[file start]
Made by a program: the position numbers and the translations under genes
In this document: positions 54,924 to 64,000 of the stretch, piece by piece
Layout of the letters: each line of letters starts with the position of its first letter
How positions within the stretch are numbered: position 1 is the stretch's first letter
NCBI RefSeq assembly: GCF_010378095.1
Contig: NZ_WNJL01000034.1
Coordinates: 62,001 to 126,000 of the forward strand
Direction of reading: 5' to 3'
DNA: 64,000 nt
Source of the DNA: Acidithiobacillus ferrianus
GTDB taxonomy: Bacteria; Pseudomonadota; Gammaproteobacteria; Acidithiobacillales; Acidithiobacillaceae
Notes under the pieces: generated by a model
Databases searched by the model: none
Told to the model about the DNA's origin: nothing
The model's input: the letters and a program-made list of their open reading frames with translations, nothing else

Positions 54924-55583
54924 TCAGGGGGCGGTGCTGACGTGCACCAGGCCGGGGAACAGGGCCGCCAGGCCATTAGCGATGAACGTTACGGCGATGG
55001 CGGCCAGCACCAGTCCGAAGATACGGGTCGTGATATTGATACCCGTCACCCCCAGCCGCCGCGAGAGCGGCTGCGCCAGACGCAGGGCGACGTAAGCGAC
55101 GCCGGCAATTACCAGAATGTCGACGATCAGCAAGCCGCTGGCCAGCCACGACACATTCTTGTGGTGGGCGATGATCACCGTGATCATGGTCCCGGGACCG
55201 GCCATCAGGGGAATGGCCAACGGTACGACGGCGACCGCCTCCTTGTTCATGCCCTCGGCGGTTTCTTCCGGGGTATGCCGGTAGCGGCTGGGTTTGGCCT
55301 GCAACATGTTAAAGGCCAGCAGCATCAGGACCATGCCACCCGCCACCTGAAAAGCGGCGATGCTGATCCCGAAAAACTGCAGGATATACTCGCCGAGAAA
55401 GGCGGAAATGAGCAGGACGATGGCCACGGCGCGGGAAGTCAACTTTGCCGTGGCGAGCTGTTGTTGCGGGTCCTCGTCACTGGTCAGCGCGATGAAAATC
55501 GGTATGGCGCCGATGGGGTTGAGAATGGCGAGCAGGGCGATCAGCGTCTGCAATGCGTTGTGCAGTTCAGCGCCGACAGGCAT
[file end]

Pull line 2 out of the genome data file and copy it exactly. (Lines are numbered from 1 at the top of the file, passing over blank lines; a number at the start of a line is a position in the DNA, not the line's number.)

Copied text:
In this document: positions 54,924 to 64,000 of the stretch, piece by piece